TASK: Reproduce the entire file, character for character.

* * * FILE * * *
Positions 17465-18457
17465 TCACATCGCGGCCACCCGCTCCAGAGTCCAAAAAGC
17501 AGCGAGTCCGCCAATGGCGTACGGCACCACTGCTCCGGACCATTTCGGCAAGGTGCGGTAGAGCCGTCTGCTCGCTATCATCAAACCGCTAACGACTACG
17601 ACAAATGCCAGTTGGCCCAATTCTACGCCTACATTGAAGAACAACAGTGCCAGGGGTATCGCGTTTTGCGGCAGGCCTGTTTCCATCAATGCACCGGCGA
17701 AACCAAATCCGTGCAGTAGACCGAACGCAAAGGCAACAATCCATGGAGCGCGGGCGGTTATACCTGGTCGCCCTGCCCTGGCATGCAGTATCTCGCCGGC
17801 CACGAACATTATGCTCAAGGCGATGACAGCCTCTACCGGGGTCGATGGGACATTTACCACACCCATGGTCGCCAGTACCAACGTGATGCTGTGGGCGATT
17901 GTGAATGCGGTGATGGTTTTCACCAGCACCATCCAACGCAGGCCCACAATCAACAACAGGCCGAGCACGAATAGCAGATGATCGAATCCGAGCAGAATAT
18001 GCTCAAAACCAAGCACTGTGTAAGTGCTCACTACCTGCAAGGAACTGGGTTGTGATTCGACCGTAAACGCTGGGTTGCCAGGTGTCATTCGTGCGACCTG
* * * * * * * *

Positions 17465-18457
17465 TCACATCGCGGCCACCCGCTCCAGAGTCCAAAAAGC
17501 AGCGAGTCCGCCAATGGCGTACGGCACCACTGCTCCGGACCATTTCGGCAAGGTGCGGTAGAGCCGTCTGCTCGCTATCATCAAACCGCTAACGACTACG
17601 ACAAATGCCAGTTGGCCCAATTCTACGCCTACATTGAAGAACAACAGTGCCAGGGGTATCGCGTTTTGCGGCAGGCCTGTTTCCATCAATGCACCGGCGA
17701 AACCAAATCCGTGCAGTAGACCGAACGCAAAGGCAACAATCCATGGAGCGCGGGCGGTTATACCTGGTCGCCCTGCCCTGGCATGCAGTATCTCGCCGGC
17801 CACGAACATTATGCTCAAGGCGATGACAGCCTCTACCGGGGTCGATGGGACATTTACCACACCCATGGTCGCCAGTACCAACGTGATGCTGTGGGCGATT
17901 GTGAATGCGGTGATGGTTTTCACCAGCACCATCCAACGCAGGCCCACAATCAACAACAGGCCGAGCACGAATAGCAGATGATCGAATCCGAGCAGAATAT
18001 GCTCAAAACCAAGCACTGTGTAAGTGCTCACTACCTGCAAGGAACTGGGTTGTGATTCGACCGTAAACGCTGGGTTGCCAGGTGTCATTCGTGCGACCTG